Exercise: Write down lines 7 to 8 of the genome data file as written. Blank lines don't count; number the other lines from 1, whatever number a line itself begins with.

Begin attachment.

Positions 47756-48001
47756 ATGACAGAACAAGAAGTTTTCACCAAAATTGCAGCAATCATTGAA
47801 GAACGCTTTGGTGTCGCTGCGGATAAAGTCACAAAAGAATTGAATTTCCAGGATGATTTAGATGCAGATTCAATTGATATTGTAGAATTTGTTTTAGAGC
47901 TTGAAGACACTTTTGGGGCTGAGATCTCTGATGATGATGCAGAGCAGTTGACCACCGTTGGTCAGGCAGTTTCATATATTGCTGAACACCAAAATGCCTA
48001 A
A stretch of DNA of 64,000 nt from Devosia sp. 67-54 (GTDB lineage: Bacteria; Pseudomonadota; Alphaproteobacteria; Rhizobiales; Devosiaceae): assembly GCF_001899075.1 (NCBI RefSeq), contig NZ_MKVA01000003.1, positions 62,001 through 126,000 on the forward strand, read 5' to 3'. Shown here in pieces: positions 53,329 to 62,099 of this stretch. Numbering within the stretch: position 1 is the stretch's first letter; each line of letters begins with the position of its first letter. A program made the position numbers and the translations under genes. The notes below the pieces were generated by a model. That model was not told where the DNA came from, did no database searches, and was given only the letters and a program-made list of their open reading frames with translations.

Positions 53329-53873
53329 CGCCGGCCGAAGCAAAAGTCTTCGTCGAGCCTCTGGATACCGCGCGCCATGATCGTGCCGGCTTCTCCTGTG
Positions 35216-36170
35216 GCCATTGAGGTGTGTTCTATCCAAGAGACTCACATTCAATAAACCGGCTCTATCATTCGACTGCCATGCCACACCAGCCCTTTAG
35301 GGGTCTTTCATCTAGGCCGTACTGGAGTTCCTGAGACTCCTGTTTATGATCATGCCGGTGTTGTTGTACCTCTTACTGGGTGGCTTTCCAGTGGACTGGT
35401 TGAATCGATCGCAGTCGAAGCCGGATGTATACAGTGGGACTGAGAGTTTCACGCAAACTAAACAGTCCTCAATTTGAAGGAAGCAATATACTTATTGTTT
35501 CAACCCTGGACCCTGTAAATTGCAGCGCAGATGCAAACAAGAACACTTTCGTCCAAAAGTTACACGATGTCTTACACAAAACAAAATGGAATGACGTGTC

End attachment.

Positions 53329-53873
53329 CGCCGGCCGAAGCAAAAGTCTTCGTCGAGCCTCTGGATACCGCGCGCCATGATCGTGCCGGCTTCTCCTGTG